"I feel so useless!" Flora shouted, looking up at the sky and throwing her arms up in the air.

"You're not useless, Sweetheart, don't ever say that," Neckarius said firmly as he hung the multicolored shirts on the fishing line that was strung between two twigs line a clothesline.

It had been three months since Flora had been rescued. She still had occasional flashbacks and panic attacks, but she was getting better everyday. It was September, which meant it was time for the fairies to make thicker clothing for the cold months ahead. Some genius had decided to make her do the same job she had always done, so she was charge of sewing the cut fabric into the dresses for a third of the girls. Not only was the minuscule needle and thread she was using was causing her to constantly balance on the edge of another attack, but she also had to have Sola bring her the fabric after she cut it. She'd always been able to get it herself and it was making her feel inadequate. She was slowing everyone down.

"What good is a fairy who can't fly?" she said irritably. "I'm holding everyone back, and this needle and thread isn't doing anything for my recovery! I mean, this is just asking for a catastrophe! I'm still getting used to my new arms, and if I stick myself with this thing," she held up the needle, "I'll curl up into a ball and then I'll be completely useless! Why can't I just switch jobs with Sola or Latanya?"

"Don't ask me," he said. "Gladiolus said you should do this job. You'll have to ask him. I agree with you, but there was no changing his mind."

"How am I supposed to ask him if he's way up there in the tree and I can't fly?!" she yelled fiercely.

"Would you like me to take you up there to him?" Neckarius offered.

Flora folded the fabric and stuck the needle into it so it wasn't lost and stood up.

"Yes, please," she said, taking a deep breath and trying to calm herself. She knew Gladiolus would only refuse to speak with her if she wasn't calm.

Neckarius grabbed his wife under the arms and flapped his wings. In just a few moments, they were outside the hole in the tree where the eldest fairy was dying cotton thread an off-orange color.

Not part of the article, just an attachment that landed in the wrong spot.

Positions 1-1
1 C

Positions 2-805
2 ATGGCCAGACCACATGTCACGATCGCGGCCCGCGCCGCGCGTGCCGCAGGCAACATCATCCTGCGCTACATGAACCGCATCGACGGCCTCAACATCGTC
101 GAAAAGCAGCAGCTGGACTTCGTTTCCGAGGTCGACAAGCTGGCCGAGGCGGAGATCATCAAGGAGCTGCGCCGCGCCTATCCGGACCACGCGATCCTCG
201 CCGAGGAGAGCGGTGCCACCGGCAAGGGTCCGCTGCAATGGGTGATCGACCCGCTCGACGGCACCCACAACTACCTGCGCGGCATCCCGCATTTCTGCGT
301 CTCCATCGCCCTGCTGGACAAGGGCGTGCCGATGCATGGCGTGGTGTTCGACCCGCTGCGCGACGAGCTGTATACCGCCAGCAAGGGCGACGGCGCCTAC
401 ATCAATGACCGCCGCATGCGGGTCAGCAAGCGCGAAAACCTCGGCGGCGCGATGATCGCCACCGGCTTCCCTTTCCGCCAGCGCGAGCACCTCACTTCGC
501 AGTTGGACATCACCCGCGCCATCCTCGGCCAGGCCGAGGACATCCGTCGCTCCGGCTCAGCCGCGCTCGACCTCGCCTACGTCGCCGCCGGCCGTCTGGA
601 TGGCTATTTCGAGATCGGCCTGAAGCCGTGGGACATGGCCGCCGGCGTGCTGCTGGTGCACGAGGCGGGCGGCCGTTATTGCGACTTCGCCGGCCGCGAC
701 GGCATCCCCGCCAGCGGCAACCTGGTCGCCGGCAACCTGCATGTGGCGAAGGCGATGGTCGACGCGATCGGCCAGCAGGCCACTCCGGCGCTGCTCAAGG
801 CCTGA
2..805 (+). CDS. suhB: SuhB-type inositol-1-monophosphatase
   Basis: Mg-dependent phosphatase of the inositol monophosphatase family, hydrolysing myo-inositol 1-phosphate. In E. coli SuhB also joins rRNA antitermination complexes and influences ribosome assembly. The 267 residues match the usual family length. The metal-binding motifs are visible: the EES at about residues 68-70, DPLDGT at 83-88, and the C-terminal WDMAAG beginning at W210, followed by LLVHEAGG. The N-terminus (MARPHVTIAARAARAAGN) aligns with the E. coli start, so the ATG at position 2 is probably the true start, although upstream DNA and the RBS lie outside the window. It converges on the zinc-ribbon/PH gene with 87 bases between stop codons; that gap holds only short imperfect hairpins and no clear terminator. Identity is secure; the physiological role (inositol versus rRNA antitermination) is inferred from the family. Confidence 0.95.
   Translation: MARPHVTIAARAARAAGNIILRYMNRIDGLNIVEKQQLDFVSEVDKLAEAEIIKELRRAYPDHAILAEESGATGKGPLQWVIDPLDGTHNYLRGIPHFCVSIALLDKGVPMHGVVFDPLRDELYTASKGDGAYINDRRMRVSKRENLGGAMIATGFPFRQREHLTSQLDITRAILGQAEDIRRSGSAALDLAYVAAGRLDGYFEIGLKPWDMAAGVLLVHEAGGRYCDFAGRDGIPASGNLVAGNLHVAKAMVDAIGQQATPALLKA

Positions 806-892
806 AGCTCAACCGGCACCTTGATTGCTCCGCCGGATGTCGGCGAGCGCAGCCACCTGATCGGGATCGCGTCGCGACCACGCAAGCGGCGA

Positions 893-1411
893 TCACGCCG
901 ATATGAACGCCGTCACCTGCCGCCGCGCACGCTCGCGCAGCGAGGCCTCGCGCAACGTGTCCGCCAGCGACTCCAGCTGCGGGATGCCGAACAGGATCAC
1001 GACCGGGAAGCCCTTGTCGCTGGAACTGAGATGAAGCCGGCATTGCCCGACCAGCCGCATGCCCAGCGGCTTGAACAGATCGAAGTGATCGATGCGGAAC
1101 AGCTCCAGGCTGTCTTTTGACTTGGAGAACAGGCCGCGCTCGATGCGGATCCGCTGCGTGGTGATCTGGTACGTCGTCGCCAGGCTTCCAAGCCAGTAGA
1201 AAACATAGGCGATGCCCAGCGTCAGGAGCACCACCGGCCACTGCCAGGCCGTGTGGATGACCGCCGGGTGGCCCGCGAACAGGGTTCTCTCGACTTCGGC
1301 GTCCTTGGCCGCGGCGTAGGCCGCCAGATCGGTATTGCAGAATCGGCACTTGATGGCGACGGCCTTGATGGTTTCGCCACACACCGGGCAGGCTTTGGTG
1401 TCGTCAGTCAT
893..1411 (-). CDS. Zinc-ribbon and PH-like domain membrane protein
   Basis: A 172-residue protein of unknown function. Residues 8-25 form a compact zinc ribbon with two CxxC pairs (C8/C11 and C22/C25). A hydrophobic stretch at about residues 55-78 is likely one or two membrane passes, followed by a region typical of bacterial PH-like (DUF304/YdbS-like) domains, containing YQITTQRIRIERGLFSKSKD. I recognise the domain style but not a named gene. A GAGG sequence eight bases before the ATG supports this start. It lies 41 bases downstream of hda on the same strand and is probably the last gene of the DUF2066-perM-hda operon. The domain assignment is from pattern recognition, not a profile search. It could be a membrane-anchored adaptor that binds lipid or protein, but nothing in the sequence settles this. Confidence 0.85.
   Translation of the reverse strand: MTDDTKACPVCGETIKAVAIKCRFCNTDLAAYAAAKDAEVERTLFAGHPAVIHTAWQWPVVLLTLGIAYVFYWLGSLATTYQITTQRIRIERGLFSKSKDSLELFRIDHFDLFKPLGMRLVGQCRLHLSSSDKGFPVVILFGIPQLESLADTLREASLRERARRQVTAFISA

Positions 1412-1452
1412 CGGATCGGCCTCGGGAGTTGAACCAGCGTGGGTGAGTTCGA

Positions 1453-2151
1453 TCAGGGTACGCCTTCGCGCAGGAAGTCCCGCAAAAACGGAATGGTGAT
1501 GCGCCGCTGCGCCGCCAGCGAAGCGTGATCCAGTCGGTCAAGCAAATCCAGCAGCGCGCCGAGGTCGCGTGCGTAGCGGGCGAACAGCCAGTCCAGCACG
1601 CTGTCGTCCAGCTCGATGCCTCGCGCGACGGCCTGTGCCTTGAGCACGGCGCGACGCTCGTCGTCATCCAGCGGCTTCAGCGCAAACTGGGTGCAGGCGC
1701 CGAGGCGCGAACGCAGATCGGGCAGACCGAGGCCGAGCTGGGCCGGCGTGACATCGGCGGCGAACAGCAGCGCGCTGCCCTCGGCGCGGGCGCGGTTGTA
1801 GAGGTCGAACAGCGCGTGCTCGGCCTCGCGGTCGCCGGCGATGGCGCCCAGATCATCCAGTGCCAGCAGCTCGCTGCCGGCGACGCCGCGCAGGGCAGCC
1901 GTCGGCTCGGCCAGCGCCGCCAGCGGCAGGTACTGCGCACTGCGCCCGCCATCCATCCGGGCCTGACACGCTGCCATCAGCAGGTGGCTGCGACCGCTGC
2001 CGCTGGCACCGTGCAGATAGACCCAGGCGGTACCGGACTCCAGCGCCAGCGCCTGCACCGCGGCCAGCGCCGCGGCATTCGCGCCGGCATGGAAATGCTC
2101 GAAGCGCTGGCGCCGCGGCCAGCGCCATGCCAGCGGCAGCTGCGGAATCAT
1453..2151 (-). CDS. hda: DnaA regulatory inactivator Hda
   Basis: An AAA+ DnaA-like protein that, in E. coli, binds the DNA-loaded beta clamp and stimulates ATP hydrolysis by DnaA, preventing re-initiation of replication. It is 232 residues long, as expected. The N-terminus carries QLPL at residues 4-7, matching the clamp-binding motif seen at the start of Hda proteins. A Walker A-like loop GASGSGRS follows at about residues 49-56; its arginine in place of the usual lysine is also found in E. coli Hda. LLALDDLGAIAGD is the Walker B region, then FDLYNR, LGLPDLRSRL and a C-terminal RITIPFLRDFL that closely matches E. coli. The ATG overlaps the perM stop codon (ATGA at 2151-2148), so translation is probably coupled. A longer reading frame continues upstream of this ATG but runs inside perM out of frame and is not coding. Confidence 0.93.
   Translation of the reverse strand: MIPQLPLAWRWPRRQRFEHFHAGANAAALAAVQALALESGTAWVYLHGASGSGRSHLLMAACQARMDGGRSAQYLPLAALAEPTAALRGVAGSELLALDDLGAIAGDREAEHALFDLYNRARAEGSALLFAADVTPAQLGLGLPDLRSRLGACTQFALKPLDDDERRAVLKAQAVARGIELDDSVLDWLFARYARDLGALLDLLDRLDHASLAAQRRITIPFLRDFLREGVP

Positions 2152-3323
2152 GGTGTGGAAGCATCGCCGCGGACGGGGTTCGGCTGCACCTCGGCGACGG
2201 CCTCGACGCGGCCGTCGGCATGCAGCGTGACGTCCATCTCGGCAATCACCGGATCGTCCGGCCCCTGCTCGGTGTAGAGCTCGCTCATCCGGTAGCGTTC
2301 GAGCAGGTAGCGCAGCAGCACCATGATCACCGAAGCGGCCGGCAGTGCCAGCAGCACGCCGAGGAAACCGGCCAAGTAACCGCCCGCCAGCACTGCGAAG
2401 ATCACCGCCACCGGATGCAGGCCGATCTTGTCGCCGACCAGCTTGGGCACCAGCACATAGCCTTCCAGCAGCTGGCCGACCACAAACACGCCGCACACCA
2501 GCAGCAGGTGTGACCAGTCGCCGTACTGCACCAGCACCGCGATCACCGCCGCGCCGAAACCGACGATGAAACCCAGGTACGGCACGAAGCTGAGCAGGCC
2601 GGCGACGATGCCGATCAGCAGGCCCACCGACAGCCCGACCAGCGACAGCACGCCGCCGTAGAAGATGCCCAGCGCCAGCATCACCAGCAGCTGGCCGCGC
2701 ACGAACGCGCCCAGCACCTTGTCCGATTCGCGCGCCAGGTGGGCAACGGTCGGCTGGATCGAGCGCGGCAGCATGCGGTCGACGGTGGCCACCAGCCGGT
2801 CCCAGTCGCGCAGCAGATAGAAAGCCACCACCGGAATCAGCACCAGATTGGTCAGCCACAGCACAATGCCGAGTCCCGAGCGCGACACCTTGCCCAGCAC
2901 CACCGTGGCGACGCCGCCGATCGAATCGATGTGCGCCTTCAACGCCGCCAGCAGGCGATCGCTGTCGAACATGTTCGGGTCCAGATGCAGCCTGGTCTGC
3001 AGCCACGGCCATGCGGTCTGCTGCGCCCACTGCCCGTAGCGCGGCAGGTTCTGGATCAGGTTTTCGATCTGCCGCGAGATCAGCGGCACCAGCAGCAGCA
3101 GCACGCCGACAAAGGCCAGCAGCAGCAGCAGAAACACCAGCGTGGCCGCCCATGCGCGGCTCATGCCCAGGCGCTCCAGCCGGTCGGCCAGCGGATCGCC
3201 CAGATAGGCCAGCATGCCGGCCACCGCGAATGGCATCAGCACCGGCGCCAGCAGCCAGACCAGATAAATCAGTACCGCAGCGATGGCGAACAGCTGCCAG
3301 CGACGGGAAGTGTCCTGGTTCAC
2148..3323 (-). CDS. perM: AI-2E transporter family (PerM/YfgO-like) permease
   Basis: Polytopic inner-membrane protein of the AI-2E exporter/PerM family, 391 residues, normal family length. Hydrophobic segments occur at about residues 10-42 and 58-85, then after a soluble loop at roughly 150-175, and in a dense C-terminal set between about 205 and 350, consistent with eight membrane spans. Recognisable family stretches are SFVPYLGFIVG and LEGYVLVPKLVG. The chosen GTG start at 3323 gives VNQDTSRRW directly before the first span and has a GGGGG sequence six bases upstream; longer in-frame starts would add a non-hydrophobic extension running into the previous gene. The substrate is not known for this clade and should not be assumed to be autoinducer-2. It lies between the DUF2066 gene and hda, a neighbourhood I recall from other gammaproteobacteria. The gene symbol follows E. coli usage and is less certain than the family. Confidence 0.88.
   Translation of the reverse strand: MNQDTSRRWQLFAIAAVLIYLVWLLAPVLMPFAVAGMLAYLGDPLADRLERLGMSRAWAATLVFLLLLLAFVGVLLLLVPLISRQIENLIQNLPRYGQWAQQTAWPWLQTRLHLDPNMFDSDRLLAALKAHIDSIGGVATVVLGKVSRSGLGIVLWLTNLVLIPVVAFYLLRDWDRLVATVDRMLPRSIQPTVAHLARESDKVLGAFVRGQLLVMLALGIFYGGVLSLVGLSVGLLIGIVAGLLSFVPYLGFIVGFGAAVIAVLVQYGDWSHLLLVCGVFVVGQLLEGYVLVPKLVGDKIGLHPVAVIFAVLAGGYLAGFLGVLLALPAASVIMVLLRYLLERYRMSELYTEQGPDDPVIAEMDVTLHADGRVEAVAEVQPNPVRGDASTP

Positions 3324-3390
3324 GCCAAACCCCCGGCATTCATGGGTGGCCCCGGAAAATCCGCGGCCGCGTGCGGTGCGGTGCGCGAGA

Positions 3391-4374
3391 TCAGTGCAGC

"Gladiolus?" Flora said, getting his attention.

"I had a feeling you would be coming up to see me," said the indigo fairy.

"Why do I have to sew the dresses?" she asked, walking into the niche. "I'm just slowing everyone down because I can't fly, and the needle is really putting me on edge. Why can't I spin the thread or cut the fabric or something?"

"Because sewing is what you're good at," he said. "It's what you've done twice a year, every year for more than two-hundred years. You've never spun thread or cut fabric. You'd be slowing us down even more if you were trying to learn how to do something that you've never done before."

"But if I stick myself, I'll just have a panic attack and I won't be helping anybody," she said. "Not to mention that would make Neckarius have to stop whatever he's doing to try to comfort me. My recovery would be pushed back to the stage I was at a month ago, if not more—"

"There's and easy solution to that," he said. "Don't stick yourself. It's been years since you were negligent enough to hurt yourself with a needle, anyway, hasn't it?"

"Yes, but my hand-eye coordination has been a little bit off since my arms were ripped from their sockets!" she said furiously.

"Settle down or leave," he said emotionlessly.

She took a deep breath and leaned against the inside wall of the nook.

"Sorry," she said.

"Look, Flora," Gladiolus said. "I'm nearly three times your age. I've had experience with fairies losing their wings and even with them being kidnapped and hurt by humans, just like you. I know the best thing to do for them is to get them back into the routine they've always had. It restores a sense of normalcy—"

"There is nothing normal about me, anymore," she said.

"Not now, but if you make an attempt to return to your normal life, that will change."

"I will never be back to normal. I will never fly on my own, again. That's not normal."

"You're still the same person you were before. You don't have to change your routine, you just have to alter it, slightly. If you do anything more than that, you'll never move on from what happened to you. Trust me," he said. "I know what I'm doing."

"This whole conversation is pretty much pointless, isn't it?" she asked, finally. "I'm not going to change your mind, am I?"

"Nope," he said. "You might as well give up now."

Flora headed toward the opening of the hole. When she reached it, she turned around and glared at him.

"I hate you," she growled.

"For now."

As her husband flew her back down to their spot on the ground, Flora's anger faded. As she picked up the needle and fabric again, she was filled with an odd feeling, one that she had not felt in a very long time.

Hope.


I know this seems sort of random. I'm sorry, but I couldn't think of a better way to end it. Maybe I should stick to fanfiction.

I also wrote an odd little chapter that would go somewhere between chapters five and six about Gladiolus telling Sola about her sister, Helia. If people like this, I might decide to post it somewhere in here.